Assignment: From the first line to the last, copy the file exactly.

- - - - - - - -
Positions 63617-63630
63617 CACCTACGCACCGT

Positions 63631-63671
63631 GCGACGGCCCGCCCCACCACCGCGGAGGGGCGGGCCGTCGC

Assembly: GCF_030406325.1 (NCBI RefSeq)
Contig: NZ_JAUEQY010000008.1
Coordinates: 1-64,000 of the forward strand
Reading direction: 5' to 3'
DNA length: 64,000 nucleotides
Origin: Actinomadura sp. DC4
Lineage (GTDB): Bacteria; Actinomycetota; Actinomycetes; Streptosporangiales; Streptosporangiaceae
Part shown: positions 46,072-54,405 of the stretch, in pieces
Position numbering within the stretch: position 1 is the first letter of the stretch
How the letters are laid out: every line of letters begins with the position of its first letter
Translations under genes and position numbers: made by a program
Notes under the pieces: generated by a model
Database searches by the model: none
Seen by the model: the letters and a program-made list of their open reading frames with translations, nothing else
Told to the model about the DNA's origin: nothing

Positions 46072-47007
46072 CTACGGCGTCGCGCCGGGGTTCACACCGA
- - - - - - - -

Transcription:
Positions 63617-63630
63617 CACCTACGCACCGT

Positions 63631-63671
63631 GCGACGGCCCGCCCCACCACCGCGGAGGGGCGGGCCGTCGC

Assembly: GCF_030406325.1 (NCBI RefSeq)
Contig: NZ_JAUEQY010000008.1
Coordinates: 1-64,000 of the forward strand
Reading direction: 5' to 3'
DNA length: 64,000 nucleotides
Origin: Actinomadura sp. DC4
Lineage (GTDB): Bacteria; Actinomycetota; Actinomycetes; Streptosporangiales; Streptosporangiaceae
Part shown: positions 46,072-54,405 of the stretch, in pieces
Position numbering within the stretch: position 1 is the first letter of the stretch
How the letters are laid out: every line of letters begins with the position of its first letter
Translations under genes and position numbers: made by a program
Notes under the pieces: generated by a model
Database searches by the model: none
Seen by the model: the letters and a program-made list of their open reading frames with translations, nothing else
Told to the model about the DNA's origin: nothing

Positions 46072-47007
46072 CTACGGCGTCGCGCCGGGGTTCACACCGA